NFL medical advisor Dr. Elliot Pellman is retiring after being prompted to do so by commissioner Roger Goodell.
NFL medical advisor Dr. Elliot Pellman is retiring after reportedly being prompted to do so by commissioner Roger Goodell.
Goodell also announced the NFL will hire a full-time chief medical officer.
Pellman has worked with the league for 30 years, spending time with the New York Jets and the league itself. He is best known for his role in leading the NFL’s Mild Traumatic Brain Injury committee, which repeatedly denied the link between football, concussions and long-term brain damage. Pellman, who was chairman of the committee, is a rheumatologist and not an expert on the brain.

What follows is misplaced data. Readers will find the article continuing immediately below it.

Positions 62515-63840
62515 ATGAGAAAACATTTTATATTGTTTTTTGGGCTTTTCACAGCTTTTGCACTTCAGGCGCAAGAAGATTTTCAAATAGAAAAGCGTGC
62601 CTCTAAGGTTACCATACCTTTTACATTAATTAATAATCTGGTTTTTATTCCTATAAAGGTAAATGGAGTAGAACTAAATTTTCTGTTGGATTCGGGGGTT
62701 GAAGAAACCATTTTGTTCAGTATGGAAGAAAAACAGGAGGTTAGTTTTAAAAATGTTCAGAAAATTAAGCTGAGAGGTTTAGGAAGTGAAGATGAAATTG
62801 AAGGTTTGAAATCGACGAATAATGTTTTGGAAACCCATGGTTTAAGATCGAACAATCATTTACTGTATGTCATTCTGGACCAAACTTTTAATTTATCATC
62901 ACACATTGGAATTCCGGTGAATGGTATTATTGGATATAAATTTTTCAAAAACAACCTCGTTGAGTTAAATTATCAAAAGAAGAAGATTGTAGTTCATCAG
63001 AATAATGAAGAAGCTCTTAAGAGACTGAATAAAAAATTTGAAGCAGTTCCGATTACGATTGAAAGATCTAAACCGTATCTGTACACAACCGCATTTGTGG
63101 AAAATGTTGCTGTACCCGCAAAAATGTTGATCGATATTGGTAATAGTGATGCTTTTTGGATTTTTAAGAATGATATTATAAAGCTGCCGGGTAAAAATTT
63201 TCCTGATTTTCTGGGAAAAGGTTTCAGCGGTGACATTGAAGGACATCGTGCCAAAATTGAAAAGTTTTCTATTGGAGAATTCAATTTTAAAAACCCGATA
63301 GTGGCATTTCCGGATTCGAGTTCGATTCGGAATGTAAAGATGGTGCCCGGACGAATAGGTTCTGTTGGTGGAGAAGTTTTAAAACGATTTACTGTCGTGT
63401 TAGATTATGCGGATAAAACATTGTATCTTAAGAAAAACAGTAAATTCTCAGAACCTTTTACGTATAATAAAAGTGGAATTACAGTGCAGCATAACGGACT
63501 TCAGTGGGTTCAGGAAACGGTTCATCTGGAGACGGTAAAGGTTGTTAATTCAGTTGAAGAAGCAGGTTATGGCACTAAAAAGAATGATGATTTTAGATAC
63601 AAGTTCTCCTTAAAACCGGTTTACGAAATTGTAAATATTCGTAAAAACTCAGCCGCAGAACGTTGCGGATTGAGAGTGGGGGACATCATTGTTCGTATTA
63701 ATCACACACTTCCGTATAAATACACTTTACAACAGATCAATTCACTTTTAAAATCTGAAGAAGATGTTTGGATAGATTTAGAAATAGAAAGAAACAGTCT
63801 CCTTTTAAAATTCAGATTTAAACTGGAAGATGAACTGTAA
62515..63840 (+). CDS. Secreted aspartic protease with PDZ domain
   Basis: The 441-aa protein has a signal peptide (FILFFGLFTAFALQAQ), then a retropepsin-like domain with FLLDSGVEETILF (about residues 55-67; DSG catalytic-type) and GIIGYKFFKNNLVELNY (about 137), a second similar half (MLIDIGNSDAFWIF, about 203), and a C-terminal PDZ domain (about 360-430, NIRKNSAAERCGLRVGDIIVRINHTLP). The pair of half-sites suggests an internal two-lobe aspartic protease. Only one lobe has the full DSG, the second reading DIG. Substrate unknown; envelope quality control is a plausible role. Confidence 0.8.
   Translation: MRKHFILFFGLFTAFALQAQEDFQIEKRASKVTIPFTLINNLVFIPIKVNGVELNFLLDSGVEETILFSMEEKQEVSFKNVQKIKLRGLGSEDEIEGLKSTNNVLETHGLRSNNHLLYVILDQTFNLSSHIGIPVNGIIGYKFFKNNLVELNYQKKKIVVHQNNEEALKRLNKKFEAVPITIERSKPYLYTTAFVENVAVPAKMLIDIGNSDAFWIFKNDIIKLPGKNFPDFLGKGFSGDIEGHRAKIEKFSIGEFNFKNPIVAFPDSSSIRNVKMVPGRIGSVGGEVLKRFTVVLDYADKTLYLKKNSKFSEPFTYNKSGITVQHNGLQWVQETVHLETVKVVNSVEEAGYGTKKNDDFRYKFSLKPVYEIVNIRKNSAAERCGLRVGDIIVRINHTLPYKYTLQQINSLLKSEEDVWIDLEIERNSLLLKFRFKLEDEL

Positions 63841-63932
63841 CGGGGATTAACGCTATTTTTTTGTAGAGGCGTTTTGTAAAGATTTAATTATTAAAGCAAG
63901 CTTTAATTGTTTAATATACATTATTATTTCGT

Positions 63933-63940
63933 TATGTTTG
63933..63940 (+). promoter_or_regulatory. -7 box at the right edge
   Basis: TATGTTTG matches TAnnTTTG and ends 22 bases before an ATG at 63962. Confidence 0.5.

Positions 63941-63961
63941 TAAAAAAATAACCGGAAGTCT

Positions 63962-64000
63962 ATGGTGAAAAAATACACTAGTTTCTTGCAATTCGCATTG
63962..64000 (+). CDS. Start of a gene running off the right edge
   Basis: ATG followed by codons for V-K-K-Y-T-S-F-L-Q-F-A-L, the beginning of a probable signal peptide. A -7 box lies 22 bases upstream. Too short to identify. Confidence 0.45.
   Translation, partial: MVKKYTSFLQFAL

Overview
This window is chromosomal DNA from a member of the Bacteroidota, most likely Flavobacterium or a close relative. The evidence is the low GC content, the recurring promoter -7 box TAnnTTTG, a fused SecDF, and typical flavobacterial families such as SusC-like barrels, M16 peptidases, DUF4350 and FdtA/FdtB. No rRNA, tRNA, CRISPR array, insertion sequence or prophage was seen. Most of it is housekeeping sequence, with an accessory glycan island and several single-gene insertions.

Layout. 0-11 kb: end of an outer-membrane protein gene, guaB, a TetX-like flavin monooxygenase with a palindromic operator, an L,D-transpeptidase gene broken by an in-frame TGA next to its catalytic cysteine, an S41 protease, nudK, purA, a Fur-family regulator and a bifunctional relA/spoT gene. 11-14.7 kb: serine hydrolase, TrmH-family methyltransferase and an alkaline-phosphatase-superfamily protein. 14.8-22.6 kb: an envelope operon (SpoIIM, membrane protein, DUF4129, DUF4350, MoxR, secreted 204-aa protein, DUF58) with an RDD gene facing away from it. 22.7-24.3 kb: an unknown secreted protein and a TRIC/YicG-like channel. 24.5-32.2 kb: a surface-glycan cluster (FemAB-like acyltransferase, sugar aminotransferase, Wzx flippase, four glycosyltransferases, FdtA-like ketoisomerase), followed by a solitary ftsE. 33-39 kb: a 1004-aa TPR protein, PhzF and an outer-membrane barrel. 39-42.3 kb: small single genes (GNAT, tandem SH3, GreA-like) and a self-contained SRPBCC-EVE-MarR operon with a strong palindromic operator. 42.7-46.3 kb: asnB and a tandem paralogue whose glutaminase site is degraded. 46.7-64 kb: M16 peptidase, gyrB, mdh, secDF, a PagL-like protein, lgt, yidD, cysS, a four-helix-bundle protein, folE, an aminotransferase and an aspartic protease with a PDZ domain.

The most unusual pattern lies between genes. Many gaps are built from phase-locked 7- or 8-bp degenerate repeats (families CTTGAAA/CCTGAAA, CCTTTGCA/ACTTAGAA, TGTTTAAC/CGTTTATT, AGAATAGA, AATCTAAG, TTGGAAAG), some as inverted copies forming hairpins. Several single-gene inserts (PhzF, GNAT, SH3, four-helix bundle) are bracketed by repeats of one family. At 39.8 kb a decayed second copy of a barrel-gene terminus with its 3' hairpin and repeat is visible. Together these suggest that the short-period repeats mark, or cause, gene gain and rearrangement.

The NFL’s long–held stance that football does not cause brain trauma has been discredited by researchers at Boston University and elsewhere, and the league has been sued by a number of former players.
Goddell thanked Pellman for his service in a memo he sent to all 32 teams.
“As we add additional full-time medical resources to our team, it is important to recognize and express our gratitude to Dr. Elliot Pellman, who is retiring after nearly 30 years of service, first to the New York Jets and then to the NFL,” Goodell said. “We thank Dr. Pellman for his dedicated service to the game and for his many contributions to the NFL and our clubs, and appreciate his willingness to aid in this transition over the next few months.”
The new chief-medical officer will be tasked with coordinating health-related efforts with teams, the NFLPA and medical committees.